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Clarity and conciseness of claims (Section 25(5)(b))

Multiple alternatives

5.70 The term “and/or” is not always objectionable. The phrase “A and/or B” can mean three things: A, B or A+B. As long as each of these conditions is acceptable and the scope of the claim remains clear, then the claim is allowable.

5.71 However, if the term appears twice in a claim, such as (A and/or B) and (X and/or Y), there are 9 different conditions that must be verified, and the task becomes more onerous and other issues such as clarity, unity and support may arise. Generally, overuse of the term may call for an objection on the ground that the scope of the claims for which protection is being sought is unclear. This will depend on the specific circumstances of the case and the number of potential alternatives defined. 5.72 More substantive clarity issues arise where there are internal inconsistencies between the claims.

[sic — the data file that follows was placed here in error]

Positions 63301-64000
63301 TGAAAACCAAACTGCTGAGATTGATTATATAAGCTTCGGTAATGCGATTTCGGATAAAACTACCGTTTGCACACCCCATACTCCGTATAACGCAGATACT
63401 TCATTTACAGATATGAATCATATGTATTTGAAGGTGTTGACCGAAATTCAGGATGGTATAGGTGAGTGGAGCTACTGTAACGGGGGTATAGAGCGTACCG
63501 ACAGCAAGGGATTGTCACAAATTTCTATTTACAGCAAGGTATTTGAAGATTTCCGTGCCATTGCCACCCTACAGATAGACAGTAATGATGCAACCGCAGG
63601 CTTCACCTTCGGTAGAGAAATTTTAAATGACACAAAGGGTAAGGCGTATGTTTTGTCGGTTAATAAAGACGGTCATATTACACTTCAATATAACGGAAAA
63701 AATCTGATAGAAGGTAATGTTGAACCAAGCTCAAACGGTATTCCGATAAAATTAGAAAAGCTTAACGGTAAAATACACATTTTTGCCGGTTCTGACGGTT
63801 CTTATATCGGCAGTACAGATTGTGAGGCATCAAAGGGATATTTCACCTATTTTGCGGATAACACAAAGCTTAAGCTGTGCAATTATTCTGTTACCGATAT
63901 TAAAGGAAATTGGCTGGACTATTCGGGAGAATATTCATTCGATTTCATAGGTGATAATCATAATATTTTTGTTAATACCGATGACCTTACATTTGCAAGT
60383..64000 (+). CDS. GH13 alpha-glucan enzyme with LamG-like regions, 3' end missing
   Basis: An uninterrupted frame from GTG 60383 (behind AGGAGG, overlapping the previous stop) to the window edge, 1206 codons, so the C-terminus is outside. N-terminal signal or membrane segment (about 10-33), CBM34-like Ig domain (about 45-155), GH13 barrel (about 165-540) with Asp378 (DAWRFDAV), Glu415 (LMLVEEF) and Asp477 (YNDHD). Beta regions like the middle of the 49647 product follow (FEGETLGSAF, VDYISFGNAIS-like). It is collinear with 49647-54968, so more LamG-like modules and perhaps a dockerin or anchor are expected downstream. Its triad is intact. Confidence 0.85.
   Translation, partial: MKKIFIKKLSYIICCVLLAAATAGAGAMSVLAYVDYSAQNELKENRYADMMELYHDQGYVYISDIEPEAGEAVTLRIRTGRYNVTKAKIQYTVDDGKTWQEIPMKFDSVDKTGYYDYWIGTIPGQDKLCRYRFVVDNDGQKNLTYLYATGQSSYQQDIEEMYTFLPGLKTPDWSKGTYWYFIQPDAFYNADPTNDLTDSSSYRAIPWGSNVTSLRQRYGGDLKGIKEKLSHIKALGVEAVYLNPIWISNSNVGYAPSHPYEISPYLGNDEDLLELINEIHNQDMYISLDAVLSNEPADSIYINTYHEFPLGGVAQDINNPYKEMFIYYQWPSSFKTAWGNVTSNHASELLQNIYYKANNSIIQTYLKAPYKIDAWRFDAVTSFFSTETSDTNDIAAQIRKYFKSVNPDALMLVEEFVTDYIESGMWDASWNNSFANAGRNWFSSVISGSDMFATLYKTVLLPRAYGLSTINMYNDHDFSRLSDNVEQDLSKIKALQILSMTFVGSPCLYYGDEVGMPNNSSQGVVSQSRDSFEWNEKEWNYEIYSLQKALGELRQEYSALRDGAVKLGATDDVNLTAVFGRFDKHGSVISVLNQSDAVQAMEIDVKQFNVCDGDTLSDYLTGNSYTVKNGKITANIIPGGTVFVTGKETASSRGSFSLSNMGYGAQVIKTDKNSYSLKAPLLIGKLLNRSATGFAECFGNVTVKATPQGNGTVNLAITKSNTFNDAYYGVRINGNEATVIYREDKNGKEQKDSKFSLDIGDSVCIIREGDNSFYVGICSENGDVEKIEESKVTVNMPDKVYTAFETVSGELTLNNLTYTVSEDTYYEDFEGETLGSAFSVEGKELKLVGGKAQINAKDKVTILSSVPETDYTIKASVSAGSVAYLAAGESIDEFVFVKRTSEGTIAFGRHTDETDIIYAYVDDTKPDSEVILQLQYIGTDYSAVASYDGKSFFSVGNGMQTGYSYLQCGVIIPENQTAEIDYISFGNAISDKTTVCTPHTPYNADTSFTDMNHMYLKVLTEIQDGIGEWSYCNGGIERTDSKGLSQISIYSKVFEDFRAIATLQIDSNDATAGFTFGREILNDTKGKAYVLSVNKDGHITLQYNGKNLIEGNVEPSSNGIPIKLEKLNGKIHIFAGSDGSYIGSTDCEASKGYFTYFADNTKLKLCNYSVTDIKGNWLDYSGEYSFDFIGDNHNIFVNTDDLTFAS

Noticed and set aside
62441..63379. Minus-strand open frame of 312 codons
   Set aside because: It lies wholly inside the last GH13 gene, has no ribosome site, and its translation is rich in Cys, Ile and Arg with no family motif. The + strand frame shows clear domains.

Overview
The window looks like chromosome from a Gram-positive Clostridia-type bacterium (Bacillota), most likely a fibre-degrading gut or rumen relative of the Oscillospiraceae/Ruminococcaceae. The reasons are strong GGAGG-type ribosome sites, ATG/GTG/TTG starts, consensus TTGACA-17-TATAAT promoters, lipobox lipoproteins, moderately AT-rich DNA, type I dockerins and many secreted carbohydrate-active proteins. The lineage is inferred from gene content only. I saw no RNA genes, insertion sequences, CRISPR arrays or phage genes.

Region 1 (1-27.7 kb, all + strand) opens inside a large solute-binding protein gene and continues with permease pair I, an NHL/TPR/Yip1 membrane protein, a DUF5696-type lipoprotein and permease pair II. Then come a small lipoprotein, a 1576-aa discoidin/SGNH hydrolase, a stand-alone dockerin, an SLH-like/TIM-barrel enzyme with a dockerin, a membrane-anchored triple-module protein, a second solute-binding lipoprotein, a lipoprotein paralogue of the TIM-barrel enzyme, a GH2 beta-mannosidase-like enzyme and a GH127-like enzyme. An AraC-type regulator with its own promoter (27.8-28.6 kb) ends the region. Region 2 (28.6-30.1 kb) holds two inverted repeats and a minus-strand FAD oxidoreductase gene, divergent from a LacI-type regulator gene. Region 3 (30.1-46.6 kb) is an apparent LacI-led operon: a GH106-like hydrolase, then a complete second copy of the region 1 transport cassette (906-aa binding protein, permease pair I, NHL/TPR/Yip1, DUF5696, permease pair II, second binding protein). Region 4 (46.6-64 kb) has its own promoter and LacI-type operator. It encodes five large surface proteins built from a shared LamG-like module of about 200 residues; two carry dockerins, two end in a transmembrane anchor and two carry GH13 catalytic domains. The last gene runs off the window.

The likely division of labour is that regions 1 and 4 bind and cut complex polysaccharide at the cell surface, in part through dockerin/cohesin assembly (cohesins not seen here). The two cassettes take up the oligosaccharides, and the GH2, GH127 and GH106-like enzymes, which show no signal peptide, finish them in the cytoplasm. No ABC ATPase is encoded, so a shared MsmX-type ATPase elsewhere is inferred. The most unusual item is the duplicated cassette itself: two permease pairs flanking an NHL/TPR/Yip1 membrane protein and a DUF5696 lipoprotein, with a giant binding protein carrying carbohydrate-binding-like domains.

5.72 More substantive clarity issues arise where there are internal inconsistencies between the claims.